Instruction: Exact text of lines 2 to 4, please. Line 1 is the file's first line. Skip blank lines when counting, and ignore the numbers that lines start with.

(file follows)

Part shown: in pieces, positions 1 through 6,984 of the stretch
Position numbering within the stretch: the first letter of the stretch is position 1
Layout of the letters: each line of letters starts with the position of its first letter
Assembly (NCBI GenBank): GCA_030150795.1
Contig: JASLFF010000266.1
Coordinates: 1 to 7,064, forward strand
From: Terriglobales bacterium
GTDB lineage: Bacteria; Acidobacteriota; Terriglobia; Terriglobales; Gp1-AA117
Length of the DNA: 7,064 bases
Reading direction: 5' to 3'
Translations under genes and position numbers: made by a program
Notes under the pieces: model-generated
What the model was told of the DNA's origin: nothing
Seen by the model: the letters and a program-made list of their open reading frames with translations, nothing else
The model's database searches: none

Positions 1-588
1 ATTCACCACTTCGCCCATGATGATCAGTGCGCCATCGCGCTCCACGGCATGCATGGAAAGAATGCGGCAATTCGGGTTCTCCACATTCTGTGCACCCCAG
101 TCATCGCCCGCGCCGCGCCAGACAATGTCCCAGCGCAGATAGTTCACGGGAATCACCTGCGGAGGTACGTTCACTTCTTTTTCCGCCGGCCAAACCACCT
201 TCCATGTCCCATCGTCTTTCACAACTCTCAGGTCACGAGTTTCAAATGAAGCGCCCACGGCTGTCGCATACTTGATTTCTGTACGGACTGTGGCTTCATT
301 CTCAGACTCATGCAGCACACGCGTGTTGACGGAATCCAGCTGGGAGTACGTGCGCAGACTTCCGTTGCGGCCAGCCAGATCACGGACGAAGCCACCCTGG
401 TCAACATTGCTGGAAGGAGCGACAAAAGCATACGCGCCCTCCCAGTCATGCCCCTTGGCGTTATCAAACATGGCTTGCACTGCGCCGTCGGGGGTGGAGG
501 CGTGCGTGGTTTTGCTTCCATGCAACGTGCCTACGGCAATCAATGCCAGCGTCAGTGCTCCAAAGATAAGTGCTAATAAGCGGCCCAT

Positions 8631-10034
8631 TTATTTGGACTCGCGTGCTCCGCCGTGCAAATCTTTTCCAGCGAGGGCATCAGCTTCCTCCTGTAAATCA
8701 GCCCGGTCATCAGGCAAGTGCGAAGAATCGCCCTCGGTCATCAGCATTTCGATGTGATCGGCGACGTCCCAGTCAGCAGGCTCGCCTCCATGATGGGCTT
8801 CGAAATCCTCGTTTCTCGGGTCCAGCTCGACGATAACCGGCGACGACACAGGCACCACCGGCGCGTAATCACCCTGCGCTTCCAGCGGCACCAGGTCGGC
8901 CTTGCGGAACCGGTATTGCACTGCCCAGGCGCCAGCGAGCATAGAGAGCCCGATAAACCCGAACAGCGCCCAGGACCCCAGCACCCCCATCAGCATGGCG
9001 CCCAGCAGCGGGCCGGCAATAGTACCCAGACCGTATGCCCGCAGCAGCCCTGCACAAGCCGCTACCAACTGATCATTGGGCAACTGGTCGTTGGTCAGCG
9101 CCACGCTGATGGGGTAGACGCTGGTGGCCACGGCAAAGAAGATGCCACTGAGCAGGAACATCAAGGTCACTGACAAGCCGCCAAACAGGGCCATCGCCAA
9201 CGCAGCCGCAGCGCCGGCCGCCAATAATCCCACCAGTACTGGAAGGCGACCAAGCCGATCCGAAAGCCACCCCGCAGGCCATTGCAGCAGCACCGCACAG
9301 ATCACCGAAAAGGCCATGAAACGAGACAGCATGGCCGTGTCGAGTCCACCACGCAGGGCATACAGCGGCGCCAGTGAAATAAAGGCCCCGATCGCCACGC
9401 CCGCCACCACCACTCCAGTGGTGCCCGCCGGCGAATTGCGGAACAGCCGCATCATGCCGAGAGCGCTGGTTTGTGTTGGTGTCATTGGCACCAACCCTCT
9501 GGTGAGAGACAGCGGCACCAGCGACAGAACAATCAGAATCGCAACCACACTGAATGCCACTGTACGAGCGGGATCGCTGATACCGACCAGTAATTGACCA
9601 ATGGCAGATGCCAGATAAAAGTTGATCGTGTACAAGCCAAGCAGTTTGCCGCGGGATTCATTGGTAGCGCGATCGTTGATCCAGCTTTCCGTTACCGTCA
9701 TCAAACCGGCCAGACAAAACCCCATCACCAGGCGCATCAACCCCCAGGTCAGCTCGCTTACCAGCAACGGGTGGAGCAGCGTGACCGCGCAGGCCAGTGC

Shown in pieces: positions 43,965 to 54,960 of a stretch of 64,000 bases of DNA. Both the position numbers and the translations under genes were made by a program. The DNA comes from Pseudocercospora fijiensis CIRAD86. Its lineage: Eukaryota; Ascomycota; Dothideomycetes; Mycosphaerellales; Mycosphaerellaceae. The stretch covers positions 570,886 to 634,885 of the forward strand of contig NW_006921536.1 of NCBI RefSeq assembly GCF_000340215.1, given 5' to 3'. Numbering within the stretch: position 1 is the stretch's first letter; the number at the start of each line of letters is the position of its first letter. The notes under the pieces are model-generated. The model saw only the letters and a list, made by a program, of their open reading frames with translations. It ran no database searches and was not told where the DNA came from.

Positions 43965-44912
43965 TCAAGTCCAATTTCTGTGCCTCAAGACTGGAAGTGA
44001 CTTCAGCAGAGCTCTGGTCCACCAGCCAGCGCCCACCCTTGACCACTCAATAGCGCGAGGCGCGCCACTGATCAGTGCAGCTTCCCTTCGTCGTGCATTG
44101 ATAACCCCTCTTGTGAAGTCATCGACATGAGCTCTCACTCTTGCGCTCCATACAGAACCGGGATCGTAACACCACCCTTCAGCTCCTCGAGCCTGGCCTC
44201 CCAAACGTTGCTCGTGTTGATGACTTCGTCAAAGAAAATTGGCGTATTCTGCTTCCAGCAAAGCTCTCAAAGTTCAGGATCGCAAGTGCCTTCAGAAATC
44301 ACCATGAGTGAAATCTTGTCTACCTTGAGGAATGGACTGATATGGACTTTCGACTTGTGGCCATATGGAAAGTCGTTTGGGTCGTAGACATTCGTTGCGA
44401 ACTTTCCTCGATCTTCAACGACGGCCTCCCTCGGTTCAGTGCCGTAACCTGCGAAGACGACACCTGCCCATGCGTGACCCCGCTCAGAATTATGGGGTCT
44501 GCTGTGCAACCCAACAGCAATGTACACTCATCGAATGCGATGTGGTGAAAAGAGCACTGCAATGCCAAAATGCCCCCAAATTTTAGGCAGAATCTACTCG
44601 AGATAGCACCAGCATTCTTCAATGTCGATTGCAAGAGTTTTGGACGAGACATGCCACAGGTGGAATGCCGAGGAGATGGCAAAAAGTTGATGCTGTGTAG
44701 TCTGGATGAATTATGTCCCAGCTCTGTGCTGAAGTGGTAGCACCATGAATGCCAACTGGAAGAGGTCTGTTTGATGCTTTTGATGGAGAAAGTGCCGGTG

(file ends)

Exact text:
Position numbering within the stretch: the first letter of the stretch is position 1
Layout of the letters: each line of letters starts with the position of its first letter
Assembly (NCBI GenBank): GCA_030150795.1